Meaning of course the words, Roll for Initiative.

In the before times, in the long, long ago AD&D, had a mechanic called weapon speed. Does anybody else miss that? No, well I do, and I’m building a new system so there’s no reason I can’t make it work, again this would be as opposed to trying to shoehorn a new mechanic into an existing game. For Initiative I had been planning to use something similar to what API uses, in that I was planning to make characters roll initiative once, then have every action take a certain amount of time, after which they are free to select a new action. This functionally does away with the combat round and makes for a more functional and dynamic series of events. So it’s not exactly what API does but it’s similar enough to mention. I like the idea of weapon speeds like I say but, the problem is that I’m not fully settled on how I want to handle weapons themselves at all.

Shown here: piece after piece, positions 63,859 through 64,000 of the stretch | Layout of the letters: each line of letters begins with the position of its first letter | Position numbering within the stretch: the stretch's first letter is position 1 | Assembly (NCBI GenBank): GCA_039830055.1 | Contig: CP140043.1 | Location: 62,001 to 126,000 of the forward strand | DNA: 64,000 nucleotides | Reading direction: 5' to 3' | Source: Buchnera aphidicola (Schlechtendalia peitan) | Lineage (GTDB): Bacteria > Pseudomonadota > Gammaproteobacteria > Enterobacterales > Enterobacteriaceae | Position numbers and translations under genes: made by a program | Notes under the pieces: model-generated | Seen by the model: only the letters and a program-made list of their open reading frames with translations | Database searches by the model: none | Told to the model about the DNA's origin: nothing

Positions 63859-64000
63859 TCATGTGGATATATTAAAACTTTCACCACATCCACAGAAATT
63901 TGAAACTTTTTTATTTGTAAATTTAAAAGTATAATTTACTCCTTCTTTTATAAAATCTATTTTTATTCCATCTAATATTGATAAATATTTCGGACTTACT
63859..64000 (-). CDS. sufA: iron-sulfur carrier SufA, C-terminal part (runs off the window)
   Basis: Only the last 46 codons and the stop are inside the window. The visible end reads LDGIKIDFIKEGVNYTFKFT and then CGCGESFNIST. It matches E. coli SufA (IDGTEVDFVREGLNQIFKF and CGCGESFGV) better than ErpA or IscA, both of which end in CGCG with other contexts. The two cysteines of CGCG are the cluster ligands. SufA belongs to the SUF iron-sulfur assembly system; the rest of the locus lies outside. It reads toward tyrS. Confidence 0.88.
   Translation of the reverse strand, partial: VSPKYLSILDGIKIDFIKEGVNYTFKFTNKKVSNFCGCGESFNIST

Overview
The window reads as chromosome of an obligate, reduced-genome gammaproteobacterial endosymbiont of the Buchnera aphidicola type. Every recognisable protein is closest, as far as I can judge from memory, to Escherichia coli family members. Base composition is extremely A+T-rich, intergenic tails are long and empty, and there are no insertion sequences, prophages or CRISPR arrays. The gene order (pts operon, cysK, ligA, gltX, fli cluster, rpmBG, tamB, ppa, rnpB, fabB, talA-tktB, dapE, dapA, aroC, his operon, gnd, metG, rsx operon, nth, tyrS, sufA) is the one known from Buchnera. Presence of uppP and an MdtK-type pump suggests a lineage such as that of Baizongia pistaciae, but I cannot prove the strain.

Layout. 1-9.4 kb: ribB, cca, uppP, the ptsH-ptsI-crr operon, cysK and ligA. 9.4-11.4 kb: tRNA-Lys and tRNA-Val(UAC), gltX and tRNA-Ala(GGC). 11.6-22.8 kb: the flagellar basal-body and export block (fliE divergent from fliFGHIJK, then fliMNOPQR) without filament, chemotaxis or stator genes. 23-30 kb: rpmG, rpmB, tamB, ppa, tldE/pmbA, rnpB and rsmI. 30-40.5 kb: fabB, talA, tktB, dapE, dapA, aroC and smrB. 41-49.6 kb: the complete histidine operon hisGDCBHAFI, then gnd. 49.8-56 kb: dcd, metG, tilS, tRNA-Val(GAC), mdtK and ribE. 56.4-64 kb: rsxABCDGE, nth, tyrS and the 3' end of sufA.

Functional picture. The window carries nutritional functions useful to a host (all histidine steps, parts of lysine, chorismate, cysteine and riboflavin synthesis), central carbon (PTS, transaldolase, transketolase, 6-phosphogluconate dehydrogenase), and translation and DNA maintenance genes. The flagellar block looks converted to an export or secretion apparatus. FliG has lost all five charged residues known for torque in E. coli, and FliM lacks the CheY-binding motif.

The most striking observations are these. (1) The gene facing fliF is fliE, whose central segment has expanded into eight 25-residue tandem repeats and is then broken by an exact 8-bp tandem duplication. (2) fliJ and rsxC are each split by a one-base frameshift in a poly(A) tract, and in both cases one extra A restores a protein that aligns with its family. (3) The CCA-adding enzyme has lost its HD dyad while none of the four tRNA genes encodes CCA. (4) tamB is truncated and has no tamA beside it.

On the one hand I want weapon speeds, this is the only system, that I’ve seen, where the reduced reset time of a knife will truly give it an edge over a larger weapon like a sword, which in turn has an edge over the knife in terms of sheer damage.

The problem is that with my system of weapons granting a single straight bonus to a combined attack/damage roll based on a combination of accuracy/ease of use/damage potential, that means that I must necessarily rank individual weapons against each other and one of them will be mechanically “the best”. Apparently the Warhammer Fantasy RPG, which I have not played yet, simply has “hand weapon” call it an axe, a sword, whatever you like. I really like that idea. So those ideas are at odds.

Well maybe they aren’t entirely so…

I was planning on having weapons divided into one handed, two handed, one handed ranged, and two handed ranged, with some assorted other oddball categories, largely genre specific. I’m thinking maybe it wouldn’t be to busy to divide further into small one or two handed, or even large one or two handed weapons.

I think that could work.